The home team’s hopes seemed to be pinned exclusively on Brazilian, Cristiano da Silva. He often led the team on the break during the first half. Many times; he was isolated at the top - and simply couldn’t convert anything towards goal.

The ref blew the whistle on the first half; which in terms of football was quite forgettable. Although the aurora and atmospheric qualities of standing within the Yokohama F. Marinos away boys are simply not forgettable. One of the best football ambiences I’ve been a part of. The fellowship between the supporters is evident and electric. Creating a noise which unites all within the stands.

Halftime was upon us and yet again my quest for a half-time pie was in vain. Although, the small stadium atmosphere was upheld in the break. A very small catering trolley sold few items, beer, water and limited food options. I felt like I was back in the heady arenas of League 1 football (although, with no pie). I opted for the hot dog. Well, you got a little discount if you were okay with having a cold one. So, I had a cold dog. It was ok. I think the cheapskate in me let me down here, it probably would have been ten times better if it was warmer.

After a lacklustre meaty snack, I relished the thought of another Asahi and another 45 minutes of football. Now the teams were attacking their respective fan ends, so the supporters could really get in full swing. Sadly, it turned out to be the Kashiwa fans that were singing shortly after. Just four minutes into the restart Koizumi put one away as the home team took the lead.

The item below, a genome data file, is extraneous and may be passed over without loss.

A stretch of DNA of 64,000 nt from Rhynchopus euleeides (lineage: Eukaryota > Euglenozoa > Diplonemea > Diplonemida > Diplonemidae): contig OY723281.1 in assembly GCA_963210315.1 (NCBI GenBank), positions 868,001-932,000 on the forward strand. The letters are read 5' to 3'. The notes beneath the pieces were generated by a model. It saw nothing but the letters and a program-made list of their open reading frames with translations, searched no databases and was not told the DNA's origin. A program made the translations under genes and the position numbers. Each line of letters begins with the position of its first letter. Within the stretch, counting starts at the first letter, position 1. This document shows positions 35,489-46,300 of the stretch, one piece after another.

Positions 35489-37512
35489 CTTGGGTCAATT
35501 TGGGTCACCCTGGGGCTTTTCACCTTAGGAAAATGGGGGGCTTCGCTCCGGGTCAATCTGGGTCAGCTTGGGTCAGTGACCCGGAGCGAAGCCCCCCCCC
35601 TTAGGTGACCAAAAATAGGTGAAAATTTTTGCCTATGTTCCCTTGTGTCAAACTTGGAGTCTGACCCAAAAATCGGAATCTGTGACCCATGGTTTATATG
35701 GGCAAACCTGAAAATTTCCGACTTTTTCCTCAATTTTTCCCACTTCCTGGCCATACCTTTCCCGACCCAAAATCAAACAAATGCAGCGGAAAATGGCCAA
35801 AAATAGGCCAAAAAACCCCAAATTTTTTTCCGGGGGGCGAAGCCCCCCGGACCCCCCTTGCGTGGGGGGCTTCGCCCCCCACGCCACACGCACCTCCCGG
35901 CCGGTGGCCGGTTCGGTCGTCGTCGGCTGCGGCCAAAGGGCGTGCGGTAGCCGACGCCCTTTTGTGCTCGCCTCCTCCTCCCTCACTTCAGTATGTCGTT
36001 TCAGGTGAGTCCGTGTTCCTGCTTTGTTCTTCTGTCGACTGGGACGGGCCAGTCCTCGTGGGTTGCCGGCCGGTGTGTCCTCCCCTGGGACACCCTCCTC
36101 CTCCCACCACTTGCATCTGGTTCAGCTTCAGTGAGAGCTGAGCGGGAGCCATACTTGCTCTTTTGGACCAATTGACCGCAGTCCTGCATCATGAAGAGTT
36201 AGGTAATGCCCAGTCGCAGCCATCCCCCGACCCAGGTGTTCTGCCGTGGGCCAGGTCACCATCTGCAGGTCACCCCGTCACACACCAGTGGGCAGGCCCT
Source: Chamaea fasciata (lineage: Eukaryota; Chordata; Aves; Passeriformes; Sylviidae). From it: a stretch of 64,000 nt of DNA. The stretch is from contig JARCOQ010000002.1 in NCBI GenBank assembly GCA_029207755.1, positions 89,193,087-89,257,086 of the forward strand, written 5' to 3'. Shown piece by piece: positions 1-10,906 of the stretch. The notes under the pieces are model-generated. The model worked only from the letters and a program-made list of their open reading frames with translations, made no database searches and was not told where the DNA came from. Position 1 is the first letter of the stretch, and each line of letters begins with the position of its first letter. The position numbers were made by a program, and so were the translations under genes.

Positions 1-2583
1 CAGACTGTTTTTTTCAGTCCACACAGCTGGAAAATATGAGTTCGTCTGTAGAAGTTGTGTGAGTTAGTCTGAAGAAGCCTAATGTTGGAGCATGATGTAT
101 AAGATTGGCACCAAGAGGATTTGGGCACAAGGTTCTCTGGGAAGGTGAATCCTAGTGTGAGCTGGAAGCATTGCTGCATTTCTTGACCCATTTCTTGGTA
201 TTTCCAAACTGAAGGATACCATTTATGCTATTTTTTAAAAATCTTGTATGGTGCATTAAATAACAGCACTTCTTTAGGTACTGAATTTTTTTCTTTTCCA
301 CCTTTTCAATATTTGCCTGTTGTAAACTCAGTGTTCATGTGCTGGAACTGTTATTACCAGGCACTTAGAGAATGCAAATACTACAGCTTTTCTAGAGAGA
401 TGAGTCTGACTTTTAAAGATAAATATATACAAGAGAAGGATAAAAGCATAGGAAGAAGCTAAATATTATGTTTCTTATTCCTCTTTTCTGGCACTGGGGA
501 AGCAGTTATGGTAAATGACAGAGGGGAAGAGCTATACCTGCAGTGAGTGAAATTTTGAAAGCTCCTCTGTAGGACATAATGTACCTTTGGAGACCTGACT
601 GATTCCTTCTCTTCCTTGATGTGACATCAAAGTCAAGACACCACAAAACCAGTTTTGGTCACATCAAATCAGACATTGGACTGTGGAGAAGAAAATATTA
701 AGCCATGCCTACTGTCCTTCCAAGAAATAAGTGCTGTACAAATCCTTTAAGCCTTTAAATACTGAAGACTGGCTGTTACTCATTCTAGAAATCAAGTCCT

Although, if Yokohama FM fans are one thing - it's resilient. After the initial depression of cold dogs and going 1-0 down, we resumed singing to try to spur the team on. Various songs overpowered the ground and anyone could have been forgiven that this was a home game for the away side. My particular favourite was the song dedicated to Hugo Vieira; who was all too welcoming to show his gratitude for the efforts by applauding the supporters mid game.

The team did pile forward and with the introduction of Babunski, did look threatening - yet all the shots were wayward. They did, however, look like the stronger team after the first goal hadn’t gone their way.

Although a clever break from Kashiwa followed in the 79th minute and the travelling side was caught off kilter. A scramble in the box saw Matsubara get enough of a touch on it to qualify as an own goal. 2-0 down with ten minutes to go.

The team showed character and didn't give up, yet it was clear that shooting practice is required. No guilt end chances were made despite the team applying pressure, there was no killer instinct at all from the forwards. The game finished, and to emphasise my point - Yokohama managed just one shot on target throughout the whole 90 minutes.

Whilst the game itself wasn’t the highlight of my footballing spectatorship career, I managed to see a ‘proper’ stadium in Japan. A real buzz about the ground with an intense up-close feel.

Walking back to the station was a little bit of a walk with the fan congestion through the backside of the town, but transportation options are many when you reach it.

A good ground, fantastic support and interesting incentives for cold meat. All for the low low price of about £17, excluding travel fare. Kashiwa is even playing in this year’s Asian Champions League competition, so chances to visit the ground are plentiful as well as bountiful. I’d highly recommend.

Warren Smith

A British and J.League soccer enthusiast, now local to Yokohama, Japan. A keen Arsenal supporter. Has been known to play the game every once in awhile, once likened to Xherdan Shaqiri.